The important role of the Commercial investigation chambers

Last modified:

Thursday 31 October 2019

Prevention is better than cure. This is why it is important to be able to detect any indication of a struggling company as soon as possible.

The authorities actively monitor struggling companies in order to offer early support and to intervene preventively. This role is played by accountants and the commercial investigation chambers.

The commercial court is not just responsible for making rulings, but also plays an active role in monitoring struggling companies. This is done using warning signs, known as "indicators", which indicate the possible presence of a (financial) problem.

More specifically, these are default judgements or those relating to uncontested unpaid invoices, as well as judgements concerning a commercial lease which has been terminated or not renewed or even judgements where a deadline has been placed on the company's management. At regular intervals, the authorities send a list of all individuals and companies late with payments concerning taxes, VAT or social security contributions. The same principle applies to disputes relating to bills of exchange.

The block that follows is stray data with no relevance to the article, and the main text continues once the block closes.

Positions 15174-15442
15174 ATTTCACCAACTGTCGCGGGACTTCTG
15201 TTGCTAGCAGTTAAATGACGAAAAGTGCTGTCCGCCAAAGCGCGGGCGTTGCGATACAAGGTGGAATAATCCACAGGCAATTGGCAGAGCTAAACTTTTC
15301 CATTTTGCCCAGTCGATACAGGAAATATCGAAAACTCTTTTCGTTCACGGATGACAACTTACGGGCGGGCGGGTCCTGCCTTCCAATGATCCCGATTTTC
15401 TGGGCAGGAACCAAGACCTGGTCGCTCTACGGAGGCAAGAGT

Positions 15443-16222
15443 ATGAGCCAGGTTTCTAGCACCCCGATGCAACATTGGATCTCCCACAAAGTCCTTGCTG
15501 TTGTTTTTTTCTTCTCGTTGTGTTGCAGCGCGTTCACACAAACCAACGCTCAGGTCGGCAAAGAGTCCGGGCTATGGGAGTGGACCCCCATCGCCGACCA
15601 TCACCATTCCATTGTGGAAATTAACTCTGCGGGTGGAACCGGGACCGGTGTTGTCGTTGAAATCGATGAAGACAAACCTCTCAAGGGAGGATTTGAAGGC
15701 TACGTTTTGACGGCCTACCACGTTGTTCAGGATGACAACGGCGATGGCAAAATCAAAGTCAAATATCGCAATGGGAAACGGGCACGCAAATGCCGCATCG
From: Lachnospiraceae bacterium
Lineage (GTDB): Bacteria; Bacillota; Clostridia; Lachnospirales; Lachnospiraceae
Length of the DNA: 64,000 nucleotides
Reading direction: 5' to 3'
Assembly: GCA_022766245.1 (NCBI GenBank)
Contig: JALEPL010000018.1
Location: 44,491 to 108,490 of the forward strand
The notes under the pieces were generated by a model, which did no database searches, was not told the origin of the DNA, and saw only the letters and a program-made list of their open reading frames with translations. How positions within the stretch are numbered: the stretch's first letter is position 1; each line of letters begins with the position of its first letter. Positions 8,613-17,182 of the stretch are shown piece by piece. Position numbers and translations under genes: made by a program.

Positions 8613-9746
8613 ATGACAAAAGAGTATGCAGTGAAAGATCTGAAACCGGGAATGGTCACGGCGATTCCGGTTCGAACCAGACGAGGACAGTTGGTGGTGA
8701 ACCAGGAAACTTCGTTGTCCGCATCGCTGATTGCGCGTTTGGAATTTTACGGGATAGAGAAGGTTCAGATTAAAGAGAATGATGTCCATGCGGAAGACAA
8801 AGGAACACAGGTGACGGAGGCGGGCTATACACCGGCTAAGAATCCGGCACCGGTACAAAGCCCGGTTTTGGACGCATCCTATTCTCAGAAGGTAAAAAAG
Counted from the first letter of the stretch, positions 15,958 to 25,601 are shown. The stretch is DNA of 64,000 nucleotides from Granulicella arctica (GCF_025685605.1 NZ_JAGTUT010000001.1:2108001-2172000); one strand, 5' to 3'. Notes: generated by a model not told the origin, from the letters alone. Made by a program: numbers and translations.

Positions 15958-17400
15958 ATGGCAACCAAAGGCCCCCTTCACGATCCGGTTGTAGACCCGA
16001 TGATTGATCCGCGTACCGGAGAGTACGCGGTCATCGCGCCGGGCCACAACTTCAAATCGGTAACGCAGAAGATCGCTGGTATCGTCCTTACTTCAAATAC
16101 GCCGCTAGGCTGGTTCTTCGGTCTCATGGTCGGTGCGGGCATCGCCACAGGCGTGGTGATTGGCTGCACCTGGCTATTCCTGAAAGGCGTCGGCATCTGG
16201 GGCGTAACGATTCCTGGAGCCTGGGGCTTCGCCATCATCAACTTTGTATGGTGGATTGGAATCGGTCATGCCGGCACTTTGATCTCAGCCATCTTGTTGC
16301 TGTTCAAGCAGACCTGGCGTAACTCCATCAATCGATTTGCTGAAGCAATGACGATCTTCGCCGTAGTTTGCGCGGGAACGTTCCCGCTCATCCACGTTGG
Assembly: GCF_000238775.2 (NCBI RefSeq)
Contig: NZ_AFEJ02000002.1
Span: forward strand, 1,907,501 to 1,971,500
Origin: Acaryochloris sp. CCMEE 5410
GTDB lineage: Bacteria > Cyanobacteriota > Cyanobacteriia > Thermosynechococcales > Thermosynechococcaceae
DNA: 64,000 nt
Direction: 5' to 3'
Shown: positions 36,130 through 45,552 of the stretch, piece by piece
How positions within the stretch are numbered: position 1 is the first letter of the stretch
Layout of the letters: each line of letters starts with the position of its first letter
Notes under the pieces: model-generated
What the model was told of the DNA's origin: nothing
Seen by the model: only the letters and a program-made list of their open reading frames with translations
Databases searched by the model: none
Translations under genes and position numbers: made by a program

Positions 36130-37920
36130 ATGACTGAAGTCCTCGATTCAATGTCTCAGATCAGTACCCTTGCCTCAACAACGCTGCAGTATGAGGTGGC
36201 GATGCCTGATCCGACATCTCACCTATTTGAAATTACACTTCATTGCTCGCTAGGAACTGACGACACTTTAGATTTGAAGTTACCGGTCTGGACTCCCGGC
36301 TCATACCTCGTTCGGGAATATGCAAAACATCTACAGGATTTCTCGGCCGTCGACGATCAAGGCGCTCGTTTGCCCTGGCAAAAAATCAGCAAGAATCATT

All this information (and even more besides) is provided to the commercial investigation chamber, which performs an assessment based on this data (the famous "indicators") if it considers them to be sufficiently concerning. One indication is usually not enough.

In practice, this means that at any moment you may receive a summons to attend the commercial court before the commercial investigation chamber. However, the purpose of the procedure is to make the entrepreneur aware of the problems he is facing and to help him implement the appropriate measures while considering the interests of the creditors. You must appear personally and may be assisted by a lawyer or an accountant, for example. The judge may demand or request the presentation of certain documents. He may even visit the private residence or headquarters of the debtor, although this is fairly exceptional.

At the end of the enquiry, the chamber can make several different decisions:

  • close the enquiry, and provisionally or definitively close your case;

  • request additional information (e.g. an intermediate accounting situation or your final annual accounts) to be able to make a sound judgement;

  • return your file to the royal prosecutor in the context of a possible bankruptcy if he is of the opinion that the bankruptcy conditions are met, or in order to initiate legal dissolution.

  • direct you towards the judicial reorganisation procedure to obtain a payment grace period towards your creditors and realise the hope of rescuing the company.

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